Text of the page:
My thoughts exactly! And the specification is 418 pages long so it should last you all through your vacation.

Finally (as I’m out of time and starting to get to stuff that’s a bit old), Peter Noorderijk writes about problems using Broadcom or Emulex 10 Gbit NICs. They resolved the issue by adding Intel NICs but another workaround is to turn off checksum offloading. Updated Emulex and Broadcom drives should be expected.

TechEd 2013 Europe – An interlude   Leave a comment


Before I get into my post about virtual networking I realized that I need to clarify one particular piece of information that might not be clear to those that aren’t closely following the Microsoft information stream.

I’ve been pretty flippant about the possibility to online re-size a VHDX in a VM, mostly just stating that it’s about time this got added. What I, and a lot of others, are forgetting (or perhaps in some cases neglecting) to mention is that this is for a VHDX (only) that is attached to a SCSI controller (only).

The requirement for VHDX is no biggie, you should be using VHDX anyhow, but the requirement for a SCSI controller is a big one. Why? Because you can’t boot a Hyper-V VM off of a SCSI controller which means that you still can’t on-line increase the size of your boot disks.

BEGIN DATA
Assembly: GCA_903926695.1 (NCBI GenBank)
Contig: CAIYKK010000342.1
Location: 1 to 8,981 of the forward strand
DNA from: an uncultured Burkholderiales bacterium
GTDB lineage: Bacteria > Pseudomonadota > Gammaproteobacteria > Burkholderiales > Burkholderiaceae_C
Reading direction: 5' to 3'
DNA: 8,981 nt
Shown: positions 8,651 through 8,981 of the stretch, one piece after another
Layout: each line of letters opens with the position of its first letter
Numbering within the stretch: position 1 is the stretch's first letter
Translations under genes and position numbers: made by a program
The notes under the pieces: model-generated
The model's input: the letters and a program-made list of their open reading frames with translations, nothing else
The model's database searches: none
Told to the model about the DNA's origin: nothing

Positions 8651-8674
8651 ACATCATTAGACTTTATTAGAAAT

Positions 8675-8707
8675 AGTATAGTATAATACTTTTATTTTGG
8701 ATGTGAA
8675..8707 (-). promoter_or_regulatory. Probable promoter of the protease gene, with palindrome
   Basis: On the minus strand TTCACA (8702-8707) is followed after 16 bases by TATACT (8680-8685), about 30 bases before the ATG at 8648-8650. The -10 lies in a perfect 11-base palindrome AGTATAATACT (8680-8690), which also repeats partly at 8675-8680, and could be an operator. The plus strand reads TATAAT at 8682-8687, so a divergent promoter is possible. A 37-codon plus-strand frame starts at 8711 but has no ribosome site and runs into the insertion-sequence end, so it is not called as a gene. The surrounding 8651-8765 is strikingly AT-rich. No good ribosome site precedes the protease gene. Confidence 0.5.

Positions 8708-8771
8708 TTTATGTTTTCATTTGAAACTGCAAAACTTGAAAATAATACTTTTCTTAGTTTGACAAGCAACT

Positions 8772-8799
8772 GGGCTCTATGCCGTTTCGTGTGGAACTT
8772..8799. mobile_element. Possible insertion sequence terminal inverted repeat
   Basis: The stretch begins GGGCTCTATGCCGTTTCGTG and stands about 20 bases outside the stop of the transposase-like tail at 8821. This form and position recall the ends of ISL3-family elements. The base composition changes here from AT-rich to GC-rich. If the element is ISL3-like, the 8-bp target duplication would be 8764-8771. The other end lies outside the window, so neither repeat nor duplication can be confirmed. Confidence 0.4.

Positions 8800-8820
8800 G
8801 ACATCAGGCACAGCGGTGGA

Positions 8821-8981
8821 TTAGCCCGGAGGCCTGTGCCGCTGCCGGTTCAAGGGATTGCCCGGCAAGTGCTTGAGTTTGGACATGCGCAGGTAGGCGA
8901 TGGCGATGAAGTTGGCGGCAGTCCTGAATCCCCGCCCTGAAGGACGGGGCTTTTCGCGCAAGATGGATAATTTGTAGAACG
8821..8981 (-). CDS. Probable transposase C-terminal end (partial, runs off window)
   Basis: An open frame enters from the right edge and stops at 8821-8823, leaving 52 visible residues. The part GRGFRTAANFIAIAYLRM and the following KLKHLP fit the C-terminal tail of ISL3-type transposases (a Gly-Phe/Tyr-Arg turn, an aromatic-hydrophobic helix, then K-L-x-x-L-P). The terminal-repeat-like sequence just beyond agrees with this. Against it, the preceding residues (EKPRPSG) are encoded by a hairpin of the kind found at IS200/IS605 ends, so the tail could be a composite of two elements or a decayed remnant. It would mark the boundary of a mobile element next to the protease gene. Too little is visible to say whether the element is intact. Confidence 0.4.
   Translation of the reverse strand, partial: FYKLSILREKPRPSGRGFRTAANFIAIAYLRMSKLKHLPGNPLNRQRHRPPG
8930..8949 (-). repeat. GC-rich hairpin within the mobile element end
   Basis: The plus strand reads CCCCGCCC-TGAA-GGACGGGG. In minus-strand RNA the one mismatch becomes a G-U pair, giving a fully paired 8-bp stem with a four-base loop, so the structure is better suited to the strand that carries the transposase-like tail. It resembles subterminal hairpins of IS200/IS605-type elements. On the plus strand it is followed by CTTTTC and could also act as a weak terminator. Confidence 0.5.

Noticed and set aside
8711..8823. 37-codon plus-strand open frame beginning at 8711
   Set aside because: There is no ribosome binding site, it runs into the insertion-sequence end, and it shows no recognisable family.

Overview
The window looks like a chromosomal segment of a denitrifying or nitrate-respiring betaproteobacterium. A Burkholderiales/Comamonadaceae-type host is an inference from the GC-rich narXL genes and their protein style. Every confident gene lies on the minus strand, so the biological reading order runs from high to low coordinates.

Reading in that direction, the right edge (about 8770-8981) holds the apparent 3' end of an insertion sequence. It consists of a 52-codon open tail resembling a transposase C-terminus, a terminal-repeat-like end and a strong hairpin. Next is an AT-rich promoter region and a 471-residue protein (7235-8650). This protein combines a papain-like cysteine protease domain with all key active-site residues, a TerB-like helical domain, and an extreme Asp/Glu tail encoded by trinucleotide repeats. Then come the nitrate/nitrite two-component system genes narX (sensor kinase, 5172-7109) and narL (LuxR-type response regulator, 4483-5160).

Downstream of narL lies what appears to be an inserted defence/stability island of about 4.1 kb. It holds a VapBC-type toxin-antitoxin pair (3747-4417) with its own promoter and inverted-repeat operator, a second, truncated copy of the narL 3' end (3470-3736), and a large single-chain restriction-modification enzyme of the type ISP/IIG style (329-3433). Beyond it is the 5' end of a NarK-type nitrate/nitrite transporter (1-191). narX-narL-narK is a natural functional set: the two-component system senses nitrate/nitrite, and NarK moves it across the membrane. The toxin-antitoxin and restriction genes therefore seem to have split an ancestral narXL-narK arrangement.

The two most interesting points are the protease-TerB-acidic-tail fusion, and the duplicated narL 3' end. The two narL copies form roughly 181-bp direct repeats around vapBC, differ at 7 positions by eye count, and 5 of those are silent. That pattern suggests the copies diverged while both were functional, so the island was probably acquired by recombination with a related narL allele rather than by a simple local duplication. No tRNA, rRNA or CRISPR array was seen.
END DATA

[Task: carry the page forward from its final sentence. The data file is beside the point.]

With this said I’m immediately going to do a 180 and mention that in the new Generation 2 VMs you can boot off of a SCSI disk. This generation only supports Windows 8/8.1 and Windows Server 2012/2012 R2 though, limiting your options quite a bit.

Sure, you should be deploying WS 2012 anyhow but the matter of the fact is that a lot of companies haven’t even moved on to 2008 R2 yet. Some of my customers are still killing off their old Windows 2000 servers.

As an aside I’d like to point out that if you have a working private cloud infrastructure then you shouldn’t have to re-size your boot disk, ever. Just make it, say, 200 Gb, set it to dynamic and make sure that you’re monitoring your storage as well as your VMs.

The post about virtual networking will hopefully be up later today but no promises as I’m catching a flight back to Sweden later.

Some thoughts on cost in the Private Cloud   Leave a comment


The Microsoft Reference Architecture for Private Cloud lists – among a a lot of other very useful and interesting things – a couple of examples of business drivers related to the agility (previously known as time), cost and quality axes:

Agility

  • Reduce Time to Market:Implement new business solutions more quickly so revenue comes in faster.
  • Better Enable the Solution Development Life Cycle:Speed up business solutions through better facilitation for development and testing and overall faster paths to production.